As we move into the new tax year, please find a summary of the changes which may affect you and your Limited Company below.
The personal tax allowance is now set at £11,000. The levels at which taxpayers start to pay higher is £43,000 (20% salary, savings, property /7.5% dividends) for 2016-17. Above these limits the rates are 40% on salary, savings, property and 32.5% on dividends. The threshold at which the 45% (38.1% for dividends) rate starts is unchanged at £150,000.
One of the main changes from 6th April 2016 is the dividend tax credit is being abolished, which means that the figures declared on personal tax returns will now be in line to what has been taken from the company. In place of the tax credit the changes then relate to how the dividends will now be taxed. Firstly, the first £5,000 in dividends you receive will be tax free.
For dividends over £5,000, the dividend tax rates are as follows:
– 7.5% on dividend income within the basic rate band
– 32.5% on dividend income within the higher rate band
– 38.1% on dividend income within the additional rate band
From April 2016, Capital Gains Tax on the disposal of chargeable assets, apart from residential property, is reduced to 10% from 18% on disposals that form part of the basic rate band and 20% from 28% on disposals that form part of the higher rate band.
From April 2017, any person under 40 will be able to save into a new Lifetime ISA. Up to £4,000 can be saved each year and savers will receive a government bonus of 25% – that is a bonus of up to £1,000 a year. Some or all of the money can be used to buy a first home, or it can be kept until age 60. Also, the present ISA savings limit of £15,240 will rise to £20,000 from April 2017.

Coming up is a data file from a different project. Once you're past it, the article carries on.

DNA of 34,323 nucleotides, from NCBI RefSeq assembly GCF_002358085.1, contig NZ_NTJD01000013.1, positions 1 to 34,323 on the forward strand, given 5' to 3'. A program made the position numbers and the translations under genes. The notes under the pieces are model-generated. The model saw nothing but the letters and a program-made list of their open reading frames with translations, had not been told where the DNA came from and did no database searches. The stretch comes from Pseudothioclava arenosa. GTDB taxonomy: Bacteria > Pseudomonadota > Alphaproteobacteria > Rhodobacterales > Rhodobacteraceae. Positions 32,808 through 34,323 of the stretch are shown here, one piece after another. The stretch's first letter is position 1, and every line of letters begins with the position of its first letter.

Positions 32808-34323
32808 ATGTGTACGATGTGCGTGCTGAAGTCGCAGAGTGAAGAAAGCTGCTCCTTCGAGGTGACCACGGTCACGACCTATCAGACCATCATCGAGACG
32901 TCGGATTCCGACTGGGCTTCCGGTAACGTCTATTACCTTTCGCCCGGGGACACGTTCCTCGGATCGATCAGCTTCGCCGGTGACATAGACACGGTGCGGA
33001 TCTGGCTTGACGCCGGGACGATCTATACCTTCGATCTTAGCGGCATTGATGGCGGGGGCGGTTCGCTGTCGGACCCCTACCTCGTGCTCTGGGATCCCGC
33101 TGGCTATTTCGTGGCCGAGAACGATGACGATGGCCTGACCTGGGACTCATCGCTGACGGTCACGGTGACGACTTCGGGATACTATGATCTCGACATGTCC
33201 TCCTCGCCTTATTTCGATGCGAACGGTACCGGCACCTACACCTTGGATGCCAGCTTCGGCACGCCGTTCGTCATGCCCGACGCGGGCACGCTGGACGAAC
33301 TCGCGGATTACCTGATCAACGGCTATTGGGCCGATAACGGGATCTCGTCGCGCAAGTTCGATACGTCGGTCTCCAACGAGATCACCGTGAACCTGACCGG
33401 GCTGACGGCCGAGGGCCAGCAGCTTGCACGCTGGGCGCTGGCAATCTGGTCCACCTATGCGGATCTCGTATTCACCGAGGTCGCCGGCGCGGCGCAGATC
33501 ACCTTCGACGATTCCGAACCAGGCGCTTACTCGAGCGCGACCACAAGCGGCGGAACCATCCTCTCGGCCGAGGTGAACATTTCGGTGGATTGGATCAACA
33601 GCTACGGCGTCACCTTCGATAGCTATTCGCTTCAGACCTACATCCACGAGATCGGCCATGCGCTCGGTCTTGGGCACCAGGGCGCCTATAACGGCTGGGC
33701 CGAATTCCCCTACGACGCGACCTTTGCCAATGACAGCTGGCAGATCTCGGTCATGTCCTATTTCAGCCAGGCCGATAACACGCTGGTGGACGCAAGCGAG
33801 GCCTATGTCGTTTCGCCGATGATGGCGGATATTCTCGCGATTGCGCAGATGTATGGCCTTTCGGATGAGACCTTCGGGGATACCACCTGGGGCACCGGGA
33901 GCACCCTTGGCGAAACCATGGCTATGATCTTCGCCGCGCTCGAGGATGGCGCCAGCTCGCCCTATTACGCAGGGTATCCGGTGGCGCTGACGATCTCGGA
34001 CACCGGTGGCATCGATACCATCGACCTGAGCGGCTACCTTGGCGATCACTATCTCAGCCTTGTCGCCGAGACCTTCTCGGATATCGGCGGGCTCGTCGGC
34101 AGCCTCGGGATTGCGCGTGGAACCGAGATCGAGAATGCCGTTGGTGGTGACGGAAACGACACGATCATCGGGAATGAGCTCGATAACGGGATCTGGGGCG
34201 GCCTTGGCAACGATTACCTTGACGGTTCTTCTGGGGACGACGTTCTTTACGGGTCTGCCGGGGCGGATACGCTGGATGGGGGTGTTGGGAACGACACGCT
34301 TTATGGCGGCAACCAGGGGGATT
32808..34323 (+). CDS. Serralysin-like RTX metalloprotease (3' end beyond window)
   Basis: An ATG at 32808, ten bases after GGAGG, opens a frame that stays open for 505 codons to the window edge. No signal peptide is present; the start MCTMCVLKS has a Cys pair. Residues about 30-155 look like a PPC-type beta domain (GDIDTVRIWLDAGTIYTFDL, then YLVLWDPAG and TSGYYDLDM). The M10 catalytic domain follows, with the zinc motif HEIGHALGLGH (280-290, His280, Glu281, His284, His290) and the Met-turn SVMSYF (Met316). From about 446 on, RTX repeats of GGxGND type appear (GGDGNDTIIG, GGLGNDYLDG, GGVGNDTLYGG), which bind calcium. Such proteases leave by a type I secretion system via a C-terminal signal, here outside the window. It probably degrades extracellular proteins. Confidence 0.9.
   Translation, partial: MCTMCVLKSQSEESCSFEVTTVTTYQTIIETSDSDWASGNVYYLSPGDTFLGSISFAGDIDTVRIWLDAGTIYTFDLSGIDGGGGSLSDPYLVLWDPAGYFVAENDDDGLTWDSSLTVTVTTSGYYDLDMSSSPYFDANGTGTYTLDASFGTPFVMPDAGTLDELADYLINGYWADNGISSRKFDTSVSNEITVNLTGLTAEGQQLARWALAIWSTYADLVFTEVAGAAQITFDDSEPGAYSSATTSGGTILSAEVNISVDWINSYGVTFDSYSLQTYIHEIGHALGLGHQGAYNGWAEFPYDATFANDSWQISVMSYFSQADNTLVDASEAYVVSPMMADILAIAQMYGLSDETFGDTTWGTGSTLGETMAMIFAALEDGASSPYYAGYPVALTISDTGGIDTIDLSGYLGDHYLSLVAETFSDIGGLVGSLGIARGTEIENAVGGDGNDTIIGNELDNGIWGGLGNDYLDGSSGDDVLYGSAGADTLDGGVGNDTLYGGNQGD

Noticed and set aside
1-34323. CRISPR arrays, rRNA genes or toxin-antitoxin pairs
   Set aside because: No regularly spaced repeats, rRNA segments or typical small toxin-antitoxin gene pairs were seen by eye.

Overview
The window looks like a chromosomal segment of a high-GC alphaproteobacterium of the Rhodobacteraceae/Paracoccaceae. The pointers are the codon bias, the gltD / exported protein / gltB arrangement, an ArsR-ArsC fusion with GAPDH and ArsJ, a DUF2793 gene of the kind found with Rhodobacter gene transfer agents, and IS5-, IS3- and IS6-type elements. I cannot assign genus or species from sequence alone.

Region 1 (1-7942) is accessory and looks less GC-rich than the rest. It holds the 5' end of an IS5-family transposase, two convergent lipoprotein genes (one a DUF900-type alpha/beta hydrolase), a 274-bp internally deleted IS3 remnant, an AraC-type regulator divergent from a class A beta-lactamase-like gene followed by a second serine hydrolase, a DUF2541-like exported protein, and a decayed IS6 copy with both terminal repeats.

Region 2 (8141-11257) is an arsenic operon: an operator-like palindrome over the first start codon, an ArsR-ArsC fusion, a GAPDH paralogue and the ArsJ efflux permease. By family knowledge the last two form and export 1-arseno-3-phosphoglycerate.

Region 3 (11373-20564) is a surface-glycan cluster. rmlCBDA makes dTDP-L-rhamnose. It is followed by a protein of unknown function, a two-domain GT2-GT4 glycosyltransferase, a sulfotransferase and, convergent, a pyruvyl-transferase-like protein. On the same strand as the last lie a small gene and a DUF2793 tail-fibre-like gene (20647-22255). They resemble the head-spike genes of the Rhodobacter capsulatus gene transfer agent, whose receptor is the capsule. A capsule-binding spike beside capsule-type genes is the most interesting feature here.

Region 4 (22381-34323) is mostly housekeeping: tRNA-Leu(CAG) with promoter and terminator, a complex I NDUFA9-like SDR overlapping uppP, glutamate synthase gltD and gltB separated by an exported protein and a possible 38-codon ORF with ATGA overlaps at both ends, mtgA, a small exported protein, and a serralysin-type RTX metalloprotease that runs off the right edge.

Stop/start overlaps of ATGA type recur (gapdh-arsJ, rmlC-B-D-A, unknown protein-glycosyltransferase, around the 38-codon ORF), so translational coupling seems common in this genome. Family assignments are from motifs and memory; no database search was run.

The main rate of Corporation Tax from 1 April 2016 remains at 20%. From 1 April 2017 the rate is set to reduce to 19% and from 1 April 2020 to 17%.
Incorporated property businesses will pay increased stamp duty, individuals are subject to the 3% SDLT supplement if they purchase more than one property, and companies on all residential property purchases even the first such purchase. If, at the end of the day of the transaction, an individual owns 2 or more properties the higher rates will apply. Purchasers will have 36 months to either claim a refund from the higher rates in the event that there is a period of overlap or a gap in ownership of a main residence.
There was no real giveaway on the next direction of IR35 legislation. HMRC closed a consultation on IR35 in September 2015, and we await their next steps. The Institute of Chartered Accountants in England and Wales and Chartered Institute of Taxation were damning of the suggestion that liabilities should be transferred to end clients, whilst IPSE, the body supporting freelancers and contractors, stated IR35 was too complex. We do not expect that any changes will come into effect until April 2017.
In respect of travel and subsistence, the tax year commencing 6 April 2016 brings changes for workers who are employed through an employment intermediary, such as an umbrella company or recruitment agency.
The new rules will apply to workers who are supplying personal services under the supervision, direction or control, of any person, in the manner in which they undertake their role. The changes mean that certain temporary workers will not be able to claim tax relief or a disregard for National Insurance contributions (NICs) on the travel and subsistence expenses they incur on an ordinary commute from home-to-work. In essence, the changes will only apply where the worker is within the charge of the intermediaries legislation, more commonly referred to as the IR35 legislation. The rules relating to travel and subsistence remain unchanged for those operating outside the IR35.
Whether you’re a contractor just starting out, or a small business doing your own bookkeeping that could benefit from specialist accounting and tax advice, please talk to us online or call 0800 195 3750. If you are local to Lancaster, you’re also welcome to pop into our office. You’ll always be greeted with a smiling face.